DENVER (CBS4) – A proposed law in Colorado would eliminate arrest warrants for those who fail to appear in court at their set time. Colorado House Bill 20-1123, known as the “Grace Period” bill, would give a defendant a 72-hour window to appear in court after failing to make their initial date.
The bill, which is sponsored by members of each major party, is said to provide a grace period for those who cannot make their court dates due to issues like oversleeping, work or child care. However, the bill itself does not specifically list acceptable reasons for missing court dates.
“People sometimes make mistakes,” said Sen. Pete Lee, a Democrat representing Colorado Springs. “We ought to provide an opportunity for people to avoid going to jail for a mistake.”
The bill reads, in part: “The bill prohibits a court from issuing a warrant for failing to appear at a scheduled court appearance for 72 hours after the missed appearance. If the defendant presents himself or herself to the court during the 72-hour period, the court shall not issue a warrant.”
“When you are late for court, it can be significantly consequential,” Lee said. “(A defendant) can lose their job. They can lose their connections to family and members of the community.”
“I’m perplexed that anybody decided this was a good idea,” Larimer County Sheriff Justin Smith told CBS4’s Dillon Thomas. “It is an absolutely ridiculous bill.”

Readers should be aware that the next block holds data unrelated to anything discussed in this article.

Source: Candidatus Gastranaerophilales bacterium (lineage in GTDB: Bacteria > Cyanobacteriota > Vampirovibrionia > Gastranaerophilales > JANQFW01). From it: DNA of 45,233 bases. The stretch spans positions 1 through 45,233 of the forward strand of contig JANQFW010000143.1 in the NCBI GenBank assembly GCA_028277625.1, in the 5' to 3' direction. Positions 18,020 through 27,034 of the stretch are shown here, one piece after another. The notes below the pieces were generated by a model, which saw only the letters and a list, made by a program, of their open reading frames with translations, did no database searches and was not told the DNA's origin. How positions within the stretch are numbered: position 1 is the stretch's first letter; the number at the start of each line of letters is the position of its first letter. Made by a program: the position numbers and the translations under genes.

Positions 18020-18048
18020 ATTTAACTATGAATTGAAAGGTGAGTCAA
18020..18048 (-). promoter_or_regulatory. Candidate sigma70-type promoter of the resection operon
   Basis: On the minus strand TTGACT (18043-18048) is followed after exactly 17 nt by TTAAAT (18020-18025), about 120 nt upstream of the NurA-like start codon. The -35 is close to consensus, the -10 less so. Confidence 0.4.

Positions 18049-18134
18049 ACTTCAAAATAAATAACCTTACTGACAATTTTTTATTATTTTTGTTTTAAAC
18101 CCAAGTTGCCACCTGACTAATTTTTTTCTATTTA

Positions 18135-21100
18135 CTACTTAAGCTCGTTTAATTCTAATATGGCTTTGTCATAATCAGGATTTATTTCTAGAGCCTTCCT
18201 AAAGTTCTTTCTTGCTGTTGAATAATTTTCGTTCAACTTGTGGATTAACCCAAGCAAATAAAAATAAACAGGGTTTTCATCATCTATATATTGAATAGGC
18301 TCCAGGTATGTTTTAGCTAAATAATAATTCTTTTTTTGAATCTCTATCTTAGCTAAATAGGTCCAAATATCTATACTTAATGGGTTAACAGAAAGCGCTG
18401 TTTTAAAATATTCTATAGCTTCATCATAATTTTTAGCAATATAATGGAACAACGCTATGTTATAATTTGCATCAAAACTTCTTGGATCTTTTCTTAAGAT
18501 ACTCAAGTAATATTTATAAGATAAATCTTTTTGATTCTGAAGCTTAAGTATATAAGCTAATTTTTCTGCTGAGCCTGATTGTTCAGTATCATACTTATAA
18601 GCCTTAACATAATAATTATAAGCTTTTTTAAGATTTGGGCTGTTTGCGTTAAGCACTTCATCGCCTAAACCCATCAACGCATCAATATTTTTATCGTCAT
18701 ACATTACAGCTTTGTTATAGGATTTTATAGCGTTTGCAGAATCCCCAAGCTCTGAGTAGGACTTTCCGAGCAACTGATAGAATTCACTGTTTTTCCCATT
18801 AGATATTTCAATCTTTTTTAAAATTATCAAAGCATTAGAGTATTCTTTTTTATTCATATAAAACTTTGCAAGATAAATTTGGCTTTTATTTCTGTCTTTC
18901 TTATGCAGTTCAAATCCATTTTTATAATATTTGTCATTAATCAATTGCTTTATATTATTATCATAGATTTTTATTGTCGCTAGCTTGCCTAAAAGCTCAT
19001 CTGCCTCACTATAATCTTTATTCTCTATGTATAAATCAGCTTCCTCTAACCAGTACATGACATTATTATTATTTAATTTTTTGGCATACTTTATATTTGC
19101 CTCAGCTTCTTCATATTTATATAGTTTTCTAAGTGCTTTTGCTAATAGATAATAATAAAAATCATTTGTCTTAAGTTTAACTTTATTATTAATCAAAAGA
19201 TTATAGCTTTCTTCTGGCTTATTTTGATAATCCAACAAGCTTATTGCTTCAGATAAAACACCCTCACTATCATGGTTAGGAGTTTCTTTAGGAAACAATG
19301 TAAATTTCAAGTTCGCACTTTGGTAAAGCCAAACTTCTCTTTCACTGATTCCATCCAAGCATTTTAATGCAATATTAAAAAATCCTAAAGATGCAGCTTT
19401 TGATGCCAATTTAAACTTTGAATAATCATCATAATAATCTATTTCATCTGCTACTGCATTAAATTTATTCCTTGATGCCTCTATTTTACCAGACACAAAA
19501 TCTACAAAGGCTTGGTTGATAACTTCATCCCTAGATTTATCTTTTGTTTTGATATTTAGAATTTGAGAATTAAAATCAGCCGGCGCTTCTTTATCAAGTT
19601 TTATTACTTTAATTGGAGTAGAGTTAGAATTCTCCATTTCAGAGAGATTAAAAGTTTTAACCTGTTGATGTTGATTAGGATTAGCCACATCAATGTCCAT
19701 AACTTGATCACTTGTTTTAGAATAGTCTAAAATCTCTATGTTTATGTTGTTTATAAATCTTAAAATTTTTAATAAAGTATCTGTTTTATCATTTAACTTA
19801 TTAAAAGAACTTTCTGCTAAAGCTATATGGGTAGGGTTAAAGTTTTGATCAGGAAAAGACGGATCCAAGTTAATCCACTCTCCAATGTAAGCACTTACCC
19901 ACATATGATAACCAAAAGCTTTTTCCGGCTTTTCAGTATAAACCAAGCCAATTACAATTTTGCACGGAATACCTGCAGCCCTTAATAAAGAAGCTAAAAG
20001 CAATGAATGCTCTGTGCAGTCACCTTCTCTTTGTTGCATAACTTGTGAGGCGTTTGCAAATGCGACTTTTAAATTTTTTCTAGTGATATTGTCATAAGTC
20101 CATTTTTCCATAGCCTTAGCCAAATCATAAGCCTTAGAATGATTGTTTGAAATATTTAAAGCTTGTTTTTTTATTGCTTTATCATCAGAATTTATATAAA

Smith, speaking on behalf of Colorado’s County Sheriffs, testified in strong opposition of the bill. He suggested the bill would allow a defendant to continuously put off a court case in a system which is already backlogged with cases.
“It really runs counter to our judicial system, which is based on the promise for people to appear, to show up and be held responsible,” Smith said.
Smith said often times victims of crimes have to take time off work in order to appear at a case against the defendant. Smith noted, under the bill, the victim could potentially be re-victimized by having to take time off work multiple times while waiting to see if the defendant will appear within the 72-hour period.
“Justice delayed is justice denied,” Smith said. “I hope this bill dies a quick death.”
In a statement issued to CBS4 from Tim Lane of the Colorado District Attorney Council, “The decision to issue a warrant when a criminal defendant fails to appear is decided by a judge based on the individual circumstances of a case. CDAC opposes efforts to limit a judge’s discretion Taxpayers pay for judges, attorneys and staff to appear in these estimated 76,000 cases per year and Colorado should be very careful about a proposal that hasn’t been tried in any other state, and may further increase the costs.”
The bill has only been read in the House, and is scheduled to be read in the Senate on March 11.